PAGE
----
Tuesday, July 16, 2013

God Dwells Within Us: The Human Beis HaMikdash

I was reading the Tisha B'av-To-Go put out by Yeshiva University, specifically the article by Rabbi Yehuda Willig, when I came across this fascinating Alshich (in Chapter 31 of Shemot) being cited:

ואם כן כיון שהמשכן אין השראת שכינה בו מצד עצמו כי אם באדם כמה דאת אמר (לעיל כה ח) ועשו לי מקדש ושכנתי בתוכם, כי בתוכו לא נאמר אלא בתוכם שהוא כי היכל ה' הוא האדם וממנו יתפשט אל המשכן. ואם כן אמור מעתה איך בשבת שהאדם הוא היכל ה' יעשה מלאכה במשכן שהוא עצמו מצד עצמו אין בו שכינה אלא ממה שנמשך לו מן האדם, שעל ידי היות האדם היכל ה' נמשך אל המשכן:

Well, actually, the one cited in the article was from Shemot, Chapter 25:

ושכנתי בתוכם ולא אמר בתוכו. והוא כי הנה שמעתי לומדים מכאן כי עיקר השראת שכינה באדם הוא ולא בבית מאומרו בתוכם.

This is translated as: It says that I dwell among them and not (that I will dwell) in it. And the idea is, because I heard those who extract from here that the main residence of the Shechinah is in man himself, and not in the home (Beis HaMikdash), from the fact that it says (I will dwell among) them. 

Rabbi Willig goes on to say:
This incredible concept demonstrates the thought we mentioned previously, that each person has such immense significance. Each person is charged with the responsibility to become a living Beis HaMikdash, to use his abilities and talents to bring more Godliness into this world. Therefore, with the loss of every single Jewish life, we mourn and grieve as we do over the loss of the Beis HaMikdash.
He then goes on to explore the idea that the earth with which God created Adam originated from the place the Beit HaMikdash would one day stand, and given what we now know (in addition to another point he sets up about Eicha vs. Ayekah), we understand why.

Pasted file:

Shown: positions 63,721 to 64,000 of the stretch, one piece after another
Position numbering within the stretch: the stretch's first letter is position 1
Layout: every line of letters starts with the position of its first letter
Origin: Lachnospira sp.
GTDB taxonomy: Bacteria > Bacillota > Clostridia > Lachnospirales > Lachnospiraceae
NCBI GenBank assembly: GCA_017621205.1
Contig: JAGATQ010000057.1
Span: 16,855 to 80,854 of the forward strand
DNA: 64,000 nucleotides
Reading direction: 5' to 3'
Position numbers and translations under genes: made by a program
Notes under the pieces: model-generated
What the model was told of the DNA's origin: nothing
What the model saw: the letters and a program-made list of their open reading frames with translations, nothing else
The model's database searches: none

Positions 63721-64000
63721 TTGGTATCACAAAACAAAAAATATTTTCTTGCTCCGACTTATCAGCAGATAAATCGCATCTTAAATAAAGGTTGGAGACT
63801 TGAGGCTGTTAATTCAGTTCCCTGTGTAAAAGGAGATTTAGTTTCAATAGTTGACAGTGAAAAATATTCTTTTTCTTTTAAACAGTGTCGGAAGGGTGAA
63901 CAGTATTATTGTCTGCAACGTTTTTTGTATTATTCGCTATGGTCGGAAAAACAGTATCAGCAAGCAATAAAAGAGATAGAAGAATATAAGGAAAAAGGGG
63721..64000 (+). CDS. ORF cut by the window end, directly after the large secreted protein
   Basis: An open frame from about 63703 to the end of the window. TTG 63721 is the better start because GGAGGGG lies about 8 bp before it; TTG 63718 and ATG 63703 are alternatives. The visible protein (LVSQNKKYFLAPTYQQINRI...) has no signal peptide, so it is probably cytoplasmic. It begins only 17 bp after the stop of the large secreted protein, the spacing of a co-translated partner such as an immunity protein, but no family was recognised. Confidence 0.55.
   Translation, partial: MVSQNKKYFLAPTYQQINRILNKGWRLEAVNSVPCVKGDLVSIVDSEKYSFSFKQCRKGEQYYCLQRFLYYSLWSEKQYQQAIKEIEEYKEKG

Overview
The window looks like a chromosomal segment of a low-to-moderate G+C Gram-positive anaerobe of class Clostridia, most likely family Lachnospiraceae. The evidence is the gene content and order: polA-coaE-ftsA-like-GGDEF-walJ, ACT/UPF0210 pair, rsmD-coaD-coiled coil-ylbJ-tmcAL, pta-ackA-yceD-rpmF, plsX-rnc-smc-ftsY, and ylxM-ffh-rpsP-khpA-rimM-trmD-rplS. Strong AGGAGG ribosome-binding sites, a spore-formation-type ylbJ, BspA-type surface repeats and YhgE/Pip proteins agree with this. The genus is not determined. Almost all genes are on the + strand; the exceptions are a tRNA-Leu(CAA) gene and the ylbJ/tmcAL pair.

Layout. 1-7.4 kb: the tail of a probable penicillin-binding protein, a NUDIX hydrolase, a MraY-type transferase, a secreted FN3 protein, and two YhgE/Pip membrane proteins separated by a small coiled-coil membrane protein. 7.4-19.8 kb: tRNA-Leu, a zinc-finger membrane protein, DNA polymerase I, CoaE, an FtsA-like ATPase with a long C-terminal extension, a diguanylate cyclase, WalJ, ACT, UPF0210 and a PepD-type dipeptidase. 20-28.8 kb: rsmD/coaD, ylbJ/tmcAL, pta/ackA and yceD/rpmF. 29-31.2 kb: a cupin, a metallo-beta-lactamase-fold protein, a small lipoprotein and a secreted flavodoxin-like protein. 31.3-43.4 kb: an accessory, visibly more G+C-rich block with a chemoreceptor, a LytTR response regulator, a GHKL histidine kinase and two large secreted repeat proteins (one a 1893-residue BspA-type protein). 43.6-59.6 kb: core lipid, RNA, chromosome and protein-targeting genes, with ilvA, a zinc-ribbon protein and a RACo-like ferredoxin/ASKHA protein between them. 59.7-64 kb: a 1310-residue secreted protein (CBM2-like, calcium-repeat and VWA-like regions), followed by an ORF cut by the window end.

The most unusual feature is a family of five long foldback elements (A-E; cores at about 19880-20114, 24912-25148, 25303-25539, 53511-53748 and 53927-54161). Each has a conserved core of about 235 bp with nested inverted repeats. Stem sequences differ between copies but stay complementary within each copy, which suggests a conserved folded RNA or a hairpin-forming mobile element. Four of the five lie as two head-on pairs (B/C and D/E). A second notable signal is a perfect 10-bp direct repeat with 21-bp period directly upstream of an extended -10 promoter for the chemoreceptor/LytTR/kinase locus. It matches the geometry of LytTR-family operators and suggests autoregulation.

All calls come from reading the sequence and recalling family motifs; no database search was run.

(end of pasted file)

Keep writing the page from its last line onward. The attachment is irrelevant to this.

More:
Monday, July 15, 2013

Fairy Tales & Tanakh: Famine in Lamentations and The Arabian Nights

As I listened to Eicha being read tonight, the following pasuk in Chapter 4 struck me:

ה  הָאֹכְלִים, לְמַעֲדַנִּים, נָשַׁמּוּ, בַּחוּצוֹת; הָאֱמֻנִים עֲלֵי תוֹלָע, חִבְּקוּ אַשְׁפַּתּוֹת.  {ס}5 They that did feed on dainties are desolate in the streets; they that were brought up in scarlet embrace dunghills. {S}
I was reminded of the story in Gittin 56a of Martha, daughter of Boethius.
The biryoni11  were then in the city. The Rabbis said to them: Let us go out and make peace with them [the Romans]. They would not let them, but on the contrary said, Let us go out and fight them. The Rabbis said: You will not succeed. They then rose up and burnt the stores of wheat and barley so that a famine ensued. Martha the daughter of Boethius was one of the richest women in Jerusalem. She sent her man-servant out saying, Go and bring me some fine flour. By the time he went it was sold out. He came and told her, There is no fine flour, but there is white [flour]. She then said to him, Go and bring me some. By the time he went he found the white flour sold out. He came and told her, There is no white flour but there is dark flour. She said to him, Go and bring me some. By the time he went it was sold out. He returned and said to her, There is no dark flour, but there is barley flour. She said, Go and bring me some. By the time he went this was also sold out. She had taken off her shoes, but she said, I will go out and see if I can find anything to eat. Some dung stuck to her foot and she died.12  Rabban Johanan b. Zakkai applied to her the verse, The tender and delicate woman among you which would not adventure to set the sole of her foot upon the ground.13  Some report that she ate a fig left by R. Zadok, and became sick and died. For R. Zadok observed fasts for forty years in order that Jerusalem might not be destroyed, [and he became so thin that] when he ate anything the food could be seen [as it passed through his throat.] When he wanted to restore himself, they used to bring him a fig, and he used to suck the juice and throw the rest away. When Martha was about to die, she brought out all her gold and silver and threw it in the street, saying, What is the good of this to me, thus giving effect to the verse, They shall cast their silver in the streets.14